The Black Collar Crime Series relies on public news stories and publicly available information for its content. If any incorrect information is found, please contact Bruce Gerencser. Nothing in this post should be construed as an accusation of guilt. Those accused of crimes are innocent until proven guilty.
Allen Lehmann, pastor of Trinity Chapel Assembly of God in Louisville, Kentucky, entered an Alford Plea on sexual assault charges. The plea agreement recommends a suspended sentence and probation. According to the Courier Journal:
A former Louisville pastor has accepted a plea deal on multiple sex offenses stemming from the abuse of three young sisters.
Prosecutors alleged Allen Lehmann, 80, abused the girls over the course of a decade when they visited his Louisville home. At the time, Lehmann worked as a pastor at Trinity Chapel Assembly of God church.
Lehmann entered an Alford plea, which allows defendants to maintain their innocence while acknowledging prosecutors may have sufficient evidence for a jury to convict.
He will be sentenced on five of the 17 counts against him, including sexual abuse and third-degree rape and sodomy.
The case was originally scheduled for a jury trial Tuesday, the second attempt to try the former pastor.
Lehmann faced trial in July 2017, but on the second day of testimony, the judge declared a mistrial at the request of defense attorneys after concerns one of the sisters may have revealed inadmissible information to jurors while on the witness stand.
Willett had previously ruled that prosecutors were not allowed to introduce at trial evidence of other allegations of sexual abuse by Lehmann.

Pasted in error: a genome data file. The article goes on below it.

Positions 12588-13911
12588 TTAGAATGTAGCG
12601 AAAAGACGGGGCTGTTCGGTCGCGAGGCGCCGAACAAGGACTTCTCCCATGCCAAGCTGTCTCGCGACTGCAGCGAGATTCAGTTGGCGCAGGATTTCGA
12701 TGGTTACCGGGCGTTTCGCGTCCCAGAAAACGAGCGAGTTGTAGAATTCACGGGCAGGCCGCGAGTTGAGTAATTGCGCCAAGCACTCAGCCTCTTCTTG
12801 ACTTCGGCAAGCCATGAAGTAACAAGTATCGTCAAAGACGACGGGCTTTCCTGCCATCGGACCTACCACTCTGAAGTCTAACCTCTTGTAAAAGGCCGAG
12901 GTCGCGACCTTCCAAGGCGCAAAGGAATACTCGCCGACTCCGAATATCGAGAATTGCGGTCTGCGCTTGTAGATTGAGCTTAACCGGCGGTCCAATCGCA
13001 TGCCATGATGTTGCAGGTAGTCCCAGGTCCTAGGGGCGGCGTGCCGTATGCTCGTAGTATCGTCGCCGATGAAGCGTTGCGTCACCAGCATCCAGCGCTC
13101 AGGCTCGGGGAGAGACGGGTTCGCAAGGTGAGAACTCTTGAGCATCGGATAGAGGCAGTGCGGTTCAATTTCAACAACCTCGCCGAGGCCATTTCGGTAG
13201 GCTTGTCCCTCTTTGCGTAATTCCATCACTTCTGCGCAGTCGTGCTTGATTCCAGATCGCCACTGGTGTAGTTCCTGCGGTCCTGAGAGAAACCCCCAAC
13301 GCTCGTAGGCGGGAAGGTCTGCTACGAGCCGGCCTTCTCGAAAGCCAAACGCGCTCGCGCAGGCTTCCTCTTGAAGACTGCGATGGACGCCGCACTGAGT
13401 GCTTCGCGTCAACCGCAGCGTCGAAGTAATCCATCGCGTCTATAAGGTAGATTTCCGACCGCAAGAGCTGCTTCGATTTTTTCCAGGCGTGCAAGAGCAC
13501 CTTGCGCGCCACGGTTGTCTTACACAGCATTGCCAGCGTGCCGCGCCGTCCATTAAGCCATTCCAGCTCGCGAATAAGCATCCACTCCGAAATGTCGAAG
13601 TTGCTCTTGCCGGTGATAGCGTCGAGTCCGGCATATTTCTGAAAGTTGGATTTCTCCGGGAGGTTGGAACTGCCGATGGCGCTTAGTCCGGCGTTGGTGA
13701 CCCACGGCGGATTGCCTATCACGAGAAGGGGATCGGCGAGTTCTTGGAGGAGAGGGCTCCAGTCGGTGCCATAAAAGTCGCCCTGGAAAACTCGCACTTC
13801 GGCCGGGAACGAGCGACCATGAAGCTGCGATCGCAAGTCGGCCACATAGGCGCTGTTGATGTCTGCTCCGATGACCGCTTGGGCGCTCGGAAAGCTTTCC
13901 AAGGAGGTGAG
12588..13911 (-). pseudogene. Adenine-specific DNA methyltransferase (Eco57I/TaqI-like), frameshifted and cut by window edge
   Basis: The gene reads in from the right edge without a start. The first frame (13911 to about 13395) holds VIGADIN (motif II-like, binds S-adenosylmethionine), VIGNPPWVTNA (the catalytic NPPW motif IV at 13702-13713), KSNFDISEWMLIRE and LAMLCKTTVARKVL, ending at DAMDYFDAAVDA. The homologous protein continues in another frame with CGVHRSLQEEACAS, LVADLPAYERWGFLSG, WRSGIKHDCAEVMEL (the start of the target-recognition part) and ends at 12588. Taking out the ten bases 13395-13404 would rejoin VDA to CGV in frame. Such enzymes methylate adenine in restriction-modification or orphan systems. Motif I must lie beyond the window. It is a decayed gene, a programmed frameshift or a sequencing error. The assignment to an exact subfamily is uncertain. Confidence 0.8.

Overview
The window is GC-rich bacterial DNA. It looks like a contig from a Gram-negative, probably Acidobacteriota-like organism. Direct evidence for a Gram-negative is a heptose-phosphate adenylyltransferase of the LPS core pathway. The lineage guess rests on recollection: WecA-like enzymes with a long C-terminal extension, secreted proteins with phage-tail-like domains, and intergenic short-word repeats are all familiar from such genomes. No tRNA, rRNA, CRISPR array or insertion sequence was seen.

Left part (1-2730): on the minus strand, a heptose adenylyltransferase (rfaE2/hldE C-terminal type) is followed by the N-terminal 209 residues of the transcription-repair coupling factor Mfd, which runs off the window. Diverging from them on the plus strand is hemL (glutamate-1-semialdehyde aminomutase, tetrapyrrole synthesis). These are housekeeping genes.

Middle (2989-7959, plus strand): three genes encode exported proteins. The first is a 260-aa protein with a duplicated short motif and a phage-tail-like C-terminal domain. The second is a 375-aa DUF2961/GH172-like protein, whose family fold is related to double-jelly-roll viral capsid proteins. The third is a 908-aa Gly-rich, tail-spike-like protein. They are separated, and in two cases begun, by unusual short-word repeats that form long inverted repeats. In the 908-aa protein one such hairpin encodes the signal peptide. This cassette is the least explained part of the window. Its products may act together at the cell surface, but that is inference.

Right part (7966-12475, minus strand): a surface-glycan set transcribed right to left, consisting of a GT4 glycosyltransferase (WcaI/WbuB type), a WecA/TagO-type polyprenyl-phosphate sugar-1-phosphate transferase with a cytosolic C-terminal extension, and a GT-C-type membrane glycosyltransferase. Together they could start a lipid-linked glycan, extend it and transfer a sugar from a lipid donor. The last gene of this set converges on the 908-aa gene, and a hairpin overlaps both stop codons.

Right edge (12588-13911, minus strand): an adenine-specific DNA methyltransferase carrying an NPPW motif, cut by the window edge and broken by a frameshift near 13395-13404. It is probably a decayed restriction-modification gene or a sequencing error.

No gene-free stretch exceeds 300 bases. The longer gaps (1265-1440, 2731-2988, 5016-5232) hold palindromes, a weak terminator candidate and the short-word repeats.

Prosecutors interrupted the witness during her testimony, fearing where she was heading, but the damage was done.
Based on my understanding of news reports, Lehmann has previously faced accusations of sexual assault. If this is true, it troubles me that Lehmann will serve no jail time for his latest crimes. In Lehmann’s first trial, prosecutors wanted to admit into evidence a letter in which Lehmann admitted to abusing children all the way back to 1957! The judge for the first trial refused to permit prosecutors to use the letter. WKLY reports:
Prosecutors said a Louisville pastor once wrote a letter admitting to sexually abusing children, and now they want to use that letter in court.
Allen Lehmann faces charges of sodomy and sexual abuse. The alleged incidents took place between 1993 and 2000.
The 76-year-old Lehmann was a substitute teacher in Valparaiso, Indiana, when the charges were filed last year. He was also a minister at an Assembly of God Church in Louisville.
Lehman’s defense attorney said the letter doesn’t involve the cases in which he is charged, and that it can’t be used as evidence against him.
Prosecutors said it shows how Lehman preyed on children.
What this does do is give context to who the defendant is, and why we are here today,” Courtney Straw said. “He wrote this himself, confessed to these other crimes, and ends the letter begging for the church to let him continue to minister because, ‘Here, I confessed, I’ve absolved myself, I’ve told you just enough to try to keep my license.'”
Prosecutors said the letter, dated March 8, 2011, was handwritten by Lehmann.
The letter said “during the approximate time frame of 1970 to 1978, (he) sexually molested” the victims.
He also said “during the late winter of 1957, (he) sexually molested” another victim.
Lehmann is on trial for abuses police said occurred in the 1990s.
Lehmann’s attorney never attacks the letter’s authenticity but said his client has never been charged in any other sexual abuse case.
According to court records, Assembly of God officials investigated abuse allegations against Lehmann in the 1960s and 1980s. It is astounding, then, that Lehmann was permitted to remain in the ministry; permitted to continue sexually assaulting children all the way into the 2000s.